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SummaryHack and slash RPG brilliance but at a cost.
The GoodI love RPG's. But I hate turn based, or as I like to call them, luck based RPG's. Many would say that I'm not a true RPG fan if I don't enjoy the fundamental elements of 12 sided dice, pen and paper battles and didn't spend my school lunch times hunched over a table surrounded by statistics but so what? I like my action realtime and my fighting furious and as such games like Dungeon Siege were made for RPG fans like me. An epic quest played out in realtime with beautiful lush graphics and a stirring orchestral score sounds like a dream come true, and in many ways it is. I'm a big fan of Diablo but the thing that always bugged me about it was that I never really felt like I was going anywhere. Even in the sequel, the different locations were more like several separate versions of Diablo 1. Dungeon Siege has the answer to this because the journey is all there is. Going from place to place you really feel like you're in a huge world and with over 40 hours of game time there's no question that you are abiet a virtual one. The outdoor areas are stunning to look at. Light filters through the trees, bushes rustle and critters scamper. Of course there are loads of dungeons as well which also look very nice but it's the outdoor areas which really shine. Game play is very Diablo-esque. Controlled primarily with the mouse and a smattering of hotkeys you guide yourself and up to seven companion characters through the world hacking, shooting and blasting every enemy in sight. Every now and again you'll encounter a boss creature that takes a lot of hacking to kill and there are items and weapons etc to find along the way in droves. Characters can be leveled up however you see fit so anyone can become an archer, warrior or magician if you train them in that direction. This is done as simply as using a character in the profession you'd like them to choose making stats and so on very easy to manage. Towns are of course here too and contain all the expected places to buy equipment, listen to gossip or recruit more companions. You can even buy a pack mule to carry all your stuff, adding even further to the adventurous feel of the game.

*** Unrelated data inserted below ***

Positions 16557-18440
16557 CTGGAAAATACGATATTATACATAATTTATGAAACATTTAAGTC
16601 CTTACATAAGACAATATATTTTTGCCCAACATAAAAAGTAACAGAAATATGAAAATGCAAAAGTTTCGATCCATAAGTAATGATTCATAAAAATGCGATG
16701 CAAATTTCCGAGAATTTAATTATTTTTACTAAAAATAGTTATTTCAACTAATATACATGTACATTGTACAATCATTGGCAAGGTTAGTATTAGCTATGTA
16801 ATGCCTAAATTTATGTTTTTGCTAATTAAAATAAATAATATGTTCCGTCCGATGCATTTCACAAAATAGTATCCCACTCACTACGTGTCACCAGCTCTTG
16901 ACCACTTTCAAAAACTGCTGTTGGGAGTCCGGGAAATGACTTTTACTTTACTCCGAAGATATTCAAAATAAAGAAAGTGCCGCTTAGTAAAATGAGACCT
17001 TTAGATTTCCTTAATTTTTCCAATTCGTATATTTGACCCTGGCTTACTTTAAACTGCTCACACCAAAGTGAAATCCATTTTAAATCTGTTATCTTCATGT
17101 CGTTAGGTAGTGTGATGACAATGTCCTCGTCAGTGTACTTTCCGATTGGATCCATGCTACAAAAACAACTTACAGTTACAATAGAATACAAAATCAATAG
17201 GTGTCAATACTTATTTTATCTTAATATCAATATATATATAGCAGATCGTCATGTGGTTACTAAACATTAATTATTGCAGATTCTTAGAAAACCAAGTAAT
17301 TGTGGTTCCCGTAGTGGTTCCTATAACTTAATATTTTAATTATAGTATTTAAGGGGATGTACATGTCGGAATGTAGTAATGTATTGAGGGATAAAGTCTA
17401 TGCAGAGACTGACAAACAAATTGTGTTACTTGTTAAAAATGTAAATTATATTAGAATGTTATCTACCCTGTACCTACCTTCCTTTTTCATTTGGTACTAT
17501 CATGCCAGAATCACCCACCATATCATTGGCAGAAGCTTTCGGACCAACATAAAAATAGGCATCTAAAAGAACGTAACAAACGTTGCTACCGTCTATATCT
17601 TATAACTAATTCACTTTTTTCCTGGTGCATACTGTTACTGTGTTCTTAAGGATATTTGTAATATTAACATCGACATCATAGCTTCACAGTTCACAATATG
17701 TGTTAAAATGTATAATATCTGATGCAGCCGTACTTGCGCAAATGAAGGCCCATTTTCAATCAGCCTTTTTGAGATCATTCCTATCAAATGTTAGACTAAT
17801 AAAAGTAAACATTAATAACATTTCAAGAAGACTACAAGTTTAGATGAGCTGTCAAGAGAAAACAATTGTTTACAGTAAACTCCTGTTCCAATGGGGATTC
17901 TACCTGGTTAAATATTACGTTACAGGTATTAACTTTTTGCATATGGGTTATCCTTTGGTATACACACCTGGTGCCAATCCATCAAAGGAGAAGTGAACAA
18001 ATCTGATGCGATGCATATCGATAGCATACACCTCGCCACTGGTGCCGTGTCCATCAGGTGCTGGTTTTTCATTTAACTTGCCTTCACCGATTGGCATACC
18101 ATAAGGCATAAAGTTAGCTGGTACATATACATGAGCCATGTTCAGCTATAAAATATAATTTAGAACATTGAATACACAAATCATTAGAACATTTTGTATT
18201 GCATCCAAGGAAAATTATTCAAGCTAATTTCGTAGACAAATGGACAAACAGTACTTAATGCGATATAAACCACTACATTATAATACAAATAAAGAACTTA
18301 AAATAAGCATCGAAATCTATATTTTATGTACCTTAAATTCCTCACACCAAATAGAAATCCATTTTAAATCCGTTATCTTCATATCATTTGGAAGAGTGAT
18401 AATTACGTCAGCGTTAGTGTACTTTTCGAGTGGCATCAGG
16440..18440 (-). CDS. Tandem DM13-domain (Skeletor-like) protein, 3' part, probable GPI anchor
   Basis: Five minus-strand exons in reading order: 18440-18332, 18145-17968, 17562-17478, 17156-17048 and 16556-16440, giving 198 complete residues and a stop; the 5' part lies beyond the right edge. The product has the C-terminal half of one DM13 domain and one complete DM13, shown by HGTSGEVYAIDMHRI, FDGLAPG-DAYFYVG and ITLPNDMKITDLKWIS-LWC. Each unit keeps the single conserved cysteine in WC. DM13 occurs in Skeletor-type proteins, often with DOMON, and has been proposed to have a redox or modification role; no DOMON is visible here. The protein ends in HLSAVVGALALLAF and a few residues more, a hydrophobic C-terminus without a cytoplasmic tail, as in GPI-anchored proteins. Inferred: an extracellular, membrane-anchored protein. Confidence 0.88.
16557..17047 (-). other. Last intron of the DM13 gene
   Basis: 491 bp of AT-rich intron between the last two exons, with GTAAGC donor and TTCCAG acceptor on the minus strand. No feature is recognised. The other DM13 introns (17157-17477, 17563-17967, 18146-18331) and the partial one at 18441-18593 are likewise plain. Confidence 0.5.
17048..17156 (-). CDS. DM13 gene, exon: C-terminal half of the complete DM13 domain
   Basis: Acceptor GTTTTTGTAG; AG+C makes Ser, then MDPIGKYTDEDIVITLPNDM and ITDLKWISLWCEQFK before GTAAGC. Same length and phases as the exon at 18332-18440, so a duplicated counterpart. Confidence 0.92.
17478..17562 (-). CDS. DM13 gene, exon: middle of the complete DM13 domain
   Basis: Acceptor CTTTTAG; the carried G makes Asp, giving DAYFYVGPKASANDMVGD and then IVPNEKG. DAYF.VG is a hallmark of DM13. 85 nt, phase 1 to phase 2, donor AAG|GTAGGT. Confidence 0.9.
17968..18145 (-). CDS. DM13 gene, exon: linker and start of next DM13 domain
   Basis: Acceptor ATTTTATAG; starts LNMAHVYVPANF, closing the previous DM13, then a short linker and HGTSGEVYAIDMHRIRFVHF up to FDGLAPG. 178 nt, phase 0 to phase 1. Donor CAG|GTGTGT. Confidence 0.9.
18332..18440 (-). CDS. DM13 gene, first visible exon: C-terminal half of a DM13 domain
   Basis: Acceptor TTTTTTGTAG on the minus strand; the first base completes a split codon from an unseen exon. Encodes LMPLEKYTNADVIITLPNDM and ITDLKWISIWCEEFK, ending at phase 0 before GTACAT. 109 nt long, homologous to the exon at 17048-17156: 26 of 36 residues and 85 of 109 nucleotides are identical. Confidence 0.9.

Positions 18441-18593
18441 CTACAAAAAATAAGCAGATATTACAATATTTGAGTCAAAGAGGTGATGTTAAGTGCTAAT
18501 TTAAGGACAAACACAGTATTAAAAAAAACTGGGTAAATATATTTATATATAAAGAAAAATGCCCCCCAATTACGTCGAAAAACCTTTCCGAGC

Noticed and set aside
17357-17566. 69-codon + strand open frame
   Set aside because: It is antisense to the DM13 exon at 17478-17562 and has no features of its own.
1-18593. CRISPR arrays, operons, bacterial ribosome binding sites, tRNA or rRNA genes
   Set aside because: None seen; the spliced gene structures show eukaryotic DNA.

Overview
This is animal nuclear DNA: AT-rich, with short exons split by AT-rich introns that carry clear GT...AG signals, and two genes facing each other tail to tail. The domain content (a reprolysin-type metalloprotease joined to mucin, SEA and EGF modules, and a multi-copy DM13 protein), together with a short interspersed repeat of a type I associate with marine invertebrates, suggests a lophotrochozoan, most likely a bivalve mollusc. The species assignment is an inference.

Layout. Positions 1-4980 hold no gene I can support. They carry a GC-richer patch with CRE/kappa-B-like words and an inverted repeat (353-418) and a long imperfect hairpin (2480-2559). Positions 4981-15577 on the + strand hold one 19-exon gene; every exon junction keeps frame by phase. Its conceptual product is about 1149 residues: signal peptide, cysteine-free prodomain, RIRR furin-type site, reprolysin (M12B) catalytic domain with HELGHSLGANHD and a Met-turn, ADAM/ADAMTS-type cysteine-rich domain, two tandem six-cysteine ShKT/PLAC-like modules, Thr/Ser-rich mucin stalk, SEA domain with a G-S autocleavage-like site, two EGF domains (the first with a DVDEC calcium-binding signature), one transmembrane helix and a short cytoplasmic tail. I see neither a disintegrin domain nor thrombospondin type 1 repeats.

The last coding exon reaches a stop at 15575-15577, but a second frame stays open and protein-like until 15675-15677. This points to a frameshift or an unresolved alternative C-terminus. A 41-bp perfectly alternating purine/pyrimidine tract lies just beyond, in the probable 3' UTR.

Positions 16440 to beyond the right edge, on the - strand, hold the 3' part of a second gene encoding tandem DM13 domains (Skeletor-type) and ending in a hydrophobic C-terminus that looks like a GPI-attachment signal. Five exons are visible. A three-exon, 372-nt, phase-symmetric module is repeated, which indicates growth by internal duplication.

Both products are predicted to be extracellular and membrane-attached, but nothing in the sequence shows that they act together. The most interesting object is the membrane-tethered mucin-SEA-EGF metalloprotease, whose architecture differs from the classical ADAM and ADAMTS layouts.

The BadThe story is basic and horribly under-developed. Your characters have no character. They just are, while any vague story elements are usually conveyed in books which makes the whole world seem almost optional. The traveling element has been over done I must admit. You never find yourself stopping for more than a few moments and once you leave somewhere you never return making it impossible to form any kind of attachment to the world and its inhabitants. Control at times can be awkward thanks to the lack of any kind of running keys to control your characters. You have to click on the ground where you want your party to go and you can't just hold the button to keep them running ala Summoner. This often leads you to click on the wrong thing and have half your party go the wrong way.